Behavioural adaptation in the face of climate change

8 March 2012

Climate change challenges us to rethink the entire narrative of human progress and a range of unsustainable political and social practices. This process will be deeply disturbing yet potentially transformative, says Professor David Schlosberg, who will deliver the inaugural 2012 Insights lecture tonight at the University of Sydney.

In his talk "Politics in a climate challenged society" Professor Schlosberg from the School of Social and Political Sciences will be discussing the adaptations society will have to undergo in the face of climate change.

Professor Schlosberg is known internationally for his work in environmental politics, environmental movements, and political theory. He has co-edited, with John Dryzek and Richard Norgaard, the Oxford Handbook of Climate Change and Society (2011) a definitive analysis drawing on the best thinking on questions of how climate change affects human systems, and how societies can, do, and should respond.

"We've been so focused on trying to prevent climate change that we haven't really considered the challenges that come next. While our recent arguments over incentives to de-carbonise everyday life are important, it's time to consider what it is going to mean to adapt to a climate-changed society. Adaptation brings a host of new challenges," he says.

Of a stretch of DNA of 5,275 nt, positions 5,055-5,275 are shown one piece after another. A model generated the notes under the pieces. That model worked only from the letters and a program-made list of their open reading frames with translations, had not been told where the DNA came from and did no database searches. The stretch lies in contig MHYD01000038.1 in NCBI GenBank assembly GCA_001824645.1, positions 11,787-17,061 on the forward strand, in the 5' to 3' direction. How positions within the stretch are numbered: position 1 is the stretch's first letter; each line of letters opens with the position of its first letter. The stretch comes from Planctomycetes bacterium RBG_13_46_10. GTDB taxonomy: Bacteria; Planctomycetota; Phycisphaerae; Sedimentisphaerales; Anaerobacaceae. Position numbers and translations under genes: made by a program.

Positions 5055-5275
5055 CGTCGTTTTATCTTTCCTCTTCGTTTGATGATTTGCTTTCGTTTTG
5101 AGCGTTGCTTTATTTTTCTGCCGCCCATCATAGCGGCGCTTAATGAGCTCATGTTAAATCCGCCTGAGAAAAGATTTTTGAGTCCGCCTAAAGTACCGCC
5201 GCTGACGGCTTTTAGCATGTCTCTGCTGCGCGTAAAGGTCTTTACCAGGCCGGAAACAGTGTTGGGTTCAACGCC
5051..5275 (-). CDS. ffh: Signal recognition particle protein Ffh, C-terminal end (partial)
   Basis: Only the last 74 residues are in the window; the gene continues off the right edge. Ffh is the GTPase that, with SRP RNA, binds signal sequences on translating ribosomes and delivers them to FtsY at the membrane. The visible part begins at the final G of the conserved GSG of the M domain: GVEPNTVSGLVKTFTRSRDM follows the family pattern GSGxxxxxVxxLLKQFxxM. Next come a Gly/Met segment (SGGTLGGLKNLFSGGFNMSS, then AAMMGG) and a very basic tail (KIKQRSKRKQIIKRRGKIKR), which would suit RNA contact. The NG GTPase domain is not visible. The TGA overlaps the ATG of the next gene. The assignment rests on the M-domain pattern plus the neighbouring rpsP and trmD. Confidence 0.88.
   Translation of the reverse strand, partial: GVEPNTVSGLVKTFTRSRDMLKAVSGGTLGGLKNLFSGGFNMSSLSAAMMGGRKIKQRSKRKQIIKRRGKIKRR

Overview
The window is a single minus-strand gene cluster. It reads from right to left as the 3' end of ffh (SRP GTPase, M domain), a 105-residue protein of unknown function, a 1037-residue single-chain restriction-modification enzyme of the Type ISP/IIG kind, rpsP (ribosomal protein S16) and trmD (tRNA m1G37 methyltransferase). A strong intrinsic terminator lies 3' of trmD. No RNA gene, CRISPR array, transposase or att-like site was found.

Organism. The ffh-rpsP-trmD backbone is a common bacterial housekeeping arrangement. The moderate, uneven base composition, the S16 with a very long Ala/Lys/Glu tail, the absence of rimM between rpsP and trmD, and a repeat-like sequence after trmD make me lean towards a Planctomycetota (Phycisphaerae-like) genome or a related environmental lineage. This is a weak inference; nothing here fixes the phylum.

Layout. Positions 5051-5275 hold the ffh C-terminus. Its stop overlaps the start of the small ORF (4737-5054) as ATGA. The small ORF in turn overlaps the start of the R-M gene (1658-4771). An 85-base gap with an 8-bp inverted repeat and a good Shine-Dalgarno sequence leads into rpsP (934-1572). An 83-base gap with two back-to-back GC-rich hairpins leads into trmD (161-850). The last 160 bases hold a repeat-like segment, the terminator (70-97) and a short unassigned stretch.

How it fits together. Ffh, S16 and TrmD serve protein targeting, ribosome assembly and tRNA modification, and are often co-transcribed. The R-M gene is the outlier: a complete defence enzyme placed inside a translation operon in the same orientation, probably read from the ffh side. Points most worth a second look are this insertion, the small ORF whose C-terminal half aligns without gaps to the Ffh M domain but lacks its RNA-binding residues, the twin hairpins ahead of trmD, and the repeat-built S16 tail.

"The human, social, and political implications of life in a climate-challenged society are broad, interrelated and underdeveloped.

"Our continued refusal to recognise ourselves as animals embedded in ecosystems has resulted in the undermining of those systems that sustain us. That's our key problem, our central challenge."

The central point of Professor Schlosberg's lecture will be to lay out some of the challenges of adapting to a climate-changed society - from the changing nature of the relationship between science and democracy, to evolving ways to govern environmental issues, to growing attention to the flows of energy, food, and other materials that support us every day.

In responding to those challenges, the fundamental relationship between human beings and the natural world that supports us will have to be rethought and redeveloped.

How will we adjust to the fact that human beings have created an 'Anthropocene' age, where it is human activity and not nature that shapes the world in which we live?

Can societies in denial of climate change develop a new relationship and partnership with science, to inform an age of adaptation?

This year's free lecture series will be held at the General Lecture Theatre in the Quadrangle, with complimentary refreshments served prior to each lecture at the Nicholson Museum. These events are presented in conjunction with the Sydney University Arts and Social Sciences Alumni Association (SASSA).


What: Politics in a climate challenged society, Professor David Schlosberg

When: 5.30 to 7.15pm, Thursday 8 March

Where: General Lecture Theatre 1, the Quadrangle, Camperdown Campus

Cost: Free

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